Demo Submissions – The Top Seven Mistakes Made When Submitting Demos


Are you following important industry guidelines on demo submissions?

There is quite a lot of detail which must be considered before a songwriter or musician goes about submitting demos. As a musician or songwriter, you need to do everything in your power to get the attention of record label reps so that you can get that deal; but you must go about it the right way. Avoid the many mistakes that musicians make when it comes to demo submissions.

In the following paragraphs, I will seek to highlight the seven biggest mistakes that songwriters and musicians make when submitting demos, and how to avoid them.

#1: Making unsolicited demo submissions.

Most major labels have strict policies against submitting demos which they haven’t requested. If you go down that route, all you’re doing is wasting money. They will simply return your CD with a cover letter explaining their policy against unsolicited demo submissions. Some kind of connection must be made first. Never send your demo to a label which hasn’t made that request.

#2: Submitting music with no contact information.

Most likely, this happens as an oversight. But my research has shown that it does happen very often. In their eagerness to submit their demos to a record label, artists forget important contact information. Ensure that your name, address, telephone number, email address etc. is included. You will be wondering what is happening with your music at the record label, but that’s all that’s ever going to take place if they have no means of contacting you.

#3: Demo submissions where music is not original.

The major labels want to hear something which is unique about you. If you’re just another rock band, or hip hop artist, and there is nothing fresh or different about you, your demo submission may be in vain.

This doesn’t mean that your music shouldn’t follow present trends; it certainly should. But your music should be distinctive and stand out from the pack. Similarly, it must be music that is marketable and that will sell.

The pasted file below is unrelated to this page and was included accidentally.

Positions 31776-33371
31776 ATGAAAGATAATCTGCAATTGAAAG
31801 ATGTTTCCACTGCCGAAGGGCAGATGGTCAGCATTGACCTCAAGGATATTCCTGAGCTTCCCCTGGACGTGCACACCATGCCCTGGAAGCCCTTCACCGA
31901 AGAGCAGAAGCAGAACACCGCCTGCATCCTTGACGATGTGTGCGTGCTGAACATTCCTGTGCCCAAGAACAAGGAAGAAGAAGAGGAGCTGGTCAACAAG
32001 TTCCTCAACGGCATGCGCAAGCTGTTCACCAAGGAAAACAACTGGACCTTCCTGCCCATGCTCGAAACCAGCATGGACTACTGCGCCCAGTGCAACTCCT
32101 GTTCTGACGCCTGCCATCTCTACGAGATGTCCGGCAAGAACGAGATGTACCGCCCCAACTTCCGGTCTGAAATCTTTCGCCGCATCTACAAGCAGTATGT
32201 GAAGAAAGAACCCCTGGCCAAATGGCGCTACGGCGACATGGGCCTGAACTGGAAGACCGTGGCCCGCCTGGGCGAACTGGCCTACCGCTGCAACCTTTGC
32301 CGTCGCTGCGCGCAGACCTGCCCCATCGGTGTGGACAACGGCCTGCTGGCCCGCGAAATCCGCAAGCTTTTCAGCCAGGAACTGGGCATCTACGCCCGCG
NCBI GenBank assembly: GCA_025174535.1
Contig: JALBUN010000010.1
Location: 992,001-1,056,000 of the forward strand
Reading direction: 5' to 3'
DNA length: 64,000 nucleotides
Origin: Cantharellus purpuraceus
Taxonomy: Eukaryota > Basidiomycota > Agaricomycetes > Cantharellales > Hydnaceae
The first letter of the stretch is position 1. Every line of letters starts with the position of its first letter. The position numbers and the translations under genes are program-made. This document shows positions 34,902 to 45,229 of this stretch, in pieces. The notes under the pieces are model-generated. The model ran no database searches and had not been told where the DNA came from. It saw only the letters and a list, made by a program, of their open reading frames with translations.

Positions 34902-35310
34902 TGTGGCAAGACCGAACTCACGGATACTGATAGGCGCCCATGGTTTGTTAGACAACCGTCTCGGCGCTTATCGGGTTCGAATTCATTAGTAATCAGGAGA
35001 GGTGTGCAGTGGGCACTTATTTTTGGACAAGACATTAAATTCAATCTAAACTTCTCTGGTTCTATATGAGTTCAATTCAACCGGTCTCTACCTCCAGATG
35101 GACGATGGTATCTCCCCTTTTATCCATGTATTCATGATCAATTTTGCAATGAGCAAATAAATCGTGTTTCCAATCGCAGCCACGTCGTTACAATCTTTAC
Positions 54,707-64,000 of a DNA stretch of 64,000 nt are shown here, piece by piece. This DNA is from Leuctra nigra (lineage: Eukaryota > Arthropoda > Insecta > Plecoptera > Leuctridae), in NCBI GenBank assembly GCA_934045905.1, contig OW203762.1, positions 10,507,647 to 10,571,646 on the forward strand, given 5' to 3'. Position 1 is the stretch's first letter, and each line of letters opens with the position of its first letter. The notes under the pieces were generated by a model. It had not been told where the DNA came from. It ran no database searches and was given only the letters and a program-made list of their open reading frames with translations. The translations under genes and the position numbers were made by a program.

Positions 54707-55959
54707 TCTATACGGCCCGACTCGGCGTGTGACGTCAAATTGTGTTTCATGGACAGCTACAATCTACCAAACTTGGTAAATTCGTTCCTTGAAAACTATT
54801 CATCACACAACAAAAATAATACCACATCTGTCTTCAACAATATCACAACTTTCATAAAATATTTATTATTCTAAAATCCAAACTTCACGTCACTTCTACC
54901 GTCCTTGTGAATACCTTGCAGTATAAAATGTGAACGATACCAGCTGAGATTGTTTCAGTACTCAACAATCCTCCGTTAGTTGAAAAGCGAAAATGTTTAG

#4: Music is poorly recorded.

If your recording is highly inferior, it is very likely that your demo will be rejected. There are so many studios around and so many musicians have home recording studios. What is one’s excuse for submitting poor quality material to a label?

Although reps at these labels are not necessarily looking for the best studio quality, it must be said that if your music is very sub-standard, they will have a good reason to say…NEXT! Essentially, you should try to make the best recording that you can. You may want to get your hands on some good recording equipment to enhance your production.

#5: Submitting the wrong music to the wrong companies.

Musicians often make the sad mistake of submitting demos to the wrong labels. If a label deals only with hip hop or rap music, why send them a country demo? Most likely your music will find its way to the trash. What a waste! You should take time to find out about a label before submitting your demos to them. If they don’t release music which is similar to yours then you would just be wasting time, money and energy.

#6: Songs reveal incompetence at playing instruments.

It takes time to be good at playing a musical instrument. (Just like songwriting ). If you rush things and submit your music to a record label, they will hear the incompetence within seconds. A record label has a reputation to maintain, and most importantly, they’re running a business. They would reject music which shows lack of skills. Don’t rush the songwriting process, then make lots of mistakes, and expect to get positive feedback on your demo submission. Be guided by industry standards.

#7: Demo submissions in which tapes are not cued up.

The reps at a major record label really do not have the time to rewind tapes to search for songs. If your tape isn’t cued up properly, then most likely it will be trashed. Think of the number of A&R reps receive every week. Sometimes they receive as many as a hundred. They will probably view you as being discourteous and unprofessional and you won’t stand a chance. So the best thing to do if your music is in tape format, is to cue it up.

If you’re submitting a CD, then you wouldn’t have that problem. In that case all you should do is ensure that your best song is first on the CD.


Nowadays, music is mostly submitted online in mp3 format to a record label’s email address. Some of the best sites for uploading your music are, and Gone are the days when you had to submit tapes and the CD is dying slowly.

Further Reading:

All About Getting Record Deals

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